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Kimberly Van Der Beek Discusses Pregnancy Loss

Kimberly Van Der Beek on Experiences With Pregnancy Loss: "I'm in a Healing Mode Right Now"

Kimberly Van Der Beek has been candid about her five experiences with pregnancy loss. In a recent episode of The Make Down podcast, Kimberly, who shares five kids — Olivia, 10, Joshua, 8, Annabel, 6, Emilia, 4, and Gwendolyn, 2 — with actor James Van Der Beek, opened up about how she's recovering from the losses.

"I understand that I am very blessed to be able to birth five children," she said. "I've also had five miscarriages, two which were really harsh experiences . . . It has changed my day-to-day quite a bit, 'cause I'm in very much a healing mode right now. My body is really needing the nourishment and the care right now. And I've actually been more hands-off with parenting than I have in the past."

In November 2019, Kimberly and James shared that they had lost a pregnancy at 17 weeks. Seven months later, they experienced pregnancy loss once more. "The last two miscarriages, they've been really extreme," she explained. "The one in November, it was losing a ton of blood, losing consciousness over and over and over again, and feeling like, 'Oof, am I gonna die?' . . . I'm really learning what it's like to have a relationship with my body and put myself first."

Now, Kimberly is doing everything she can to be gentle with herself, but she pointed out that American culture tends to reward moms in particular for "being Superwoman," rather than taking the time to heal properly after a loss. "I've noticed that a lot of countries, they really tell women, 'When you have had a baby or a miscarriage, take time after to replenish.' And that's really not what our society has endorsed in the past. We put a lot of praise into the working woman or the woman that can do it all . . . These are terms that we've looked at as terms of endearment, praise, things that we look at as a good thing, doing it all, not having help, having a nanny is bad . . . It's really interesting what we do to ourselves and to other women, sometimes. And what I've really learned is to let all of that go."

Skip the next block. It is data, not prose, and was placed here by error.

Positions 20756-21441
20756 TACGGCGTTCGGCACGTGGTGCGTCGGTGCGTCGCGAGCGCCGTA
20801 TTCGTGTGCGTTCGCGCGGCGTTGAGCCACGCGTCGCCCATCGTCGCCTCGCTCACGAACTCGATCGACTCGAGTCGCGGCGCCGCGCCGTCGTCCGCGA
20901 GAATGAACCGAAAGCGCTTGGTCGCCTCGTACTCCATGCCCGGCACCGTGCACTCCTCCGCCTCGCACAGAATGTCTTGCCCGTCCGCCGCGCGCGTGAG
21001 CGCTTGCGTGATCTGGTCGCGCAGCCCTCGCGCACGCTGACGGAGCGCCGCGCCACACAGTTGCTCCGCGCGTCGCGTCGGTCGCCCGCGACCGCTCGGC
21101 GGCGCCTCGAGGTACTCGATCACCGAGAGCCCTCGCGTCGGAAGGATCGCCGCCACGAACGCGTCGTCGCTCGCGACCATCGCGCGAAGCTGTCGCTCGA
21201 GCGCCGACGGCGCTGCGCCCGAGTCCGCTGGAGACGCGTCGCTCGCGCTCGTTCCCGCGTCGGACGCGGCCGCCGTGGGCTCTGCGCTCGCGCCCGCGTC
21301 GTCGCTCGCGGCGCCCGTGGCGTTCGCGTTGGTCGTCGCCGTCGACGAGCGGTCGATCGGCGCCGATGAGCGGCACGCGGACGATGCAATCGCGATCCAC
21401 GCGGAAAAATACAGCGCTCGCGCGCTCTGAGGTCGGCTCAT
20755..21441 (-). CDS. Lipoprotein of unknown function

"I need to feel really good in my body if I'm going to explore that option. And right now, I'm not there."
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She continued, noting a few things that she's consciously doing for herself throughout the day to encourage healing. "So right now I wake up with the kids, but then I go back to sleep. I have a little extra help. I'm taking time. I made myself a little meditation corner, I'm taking a course on tea ceremony to learn how to relax into my body," she said, adding later that: "It's been really great for me, and interestingly it's been very great for my kids, too, because they're learning different ways of being by my learning different ways of being."

Kimberly also recognized that she has more privilege than most mothers. However, she explained that she, too, has been in the position of heavily relying on her friends, which is something she encourages.

"I can feel all the mothers out there, and I'm just gonna put this out there," she said. "[Saying,] 'Good for you, it's nice that you have the means to do this, to have somebody help you. It's nice that you have the means to sit back; I don't.' And I just wanna say to all those women: I feel you. And that's why I think that shifting the way that we live and interact is really important. At one point, I didn't have anything. And at those points, that is where you call your friends and you ask for help. And I think we also gotta get a lot better at asking each other for help."

Although Kimberly noted that she and James are open to having more children down the road, she's taking the time to recover physically and emotionally first. "Listen, the possibility is there, if my body agrees to it. I do not take birth control — big surprise!" she said. "But I need to feel really good in my body if I'm going to explore that option. And right now, I'm not there."

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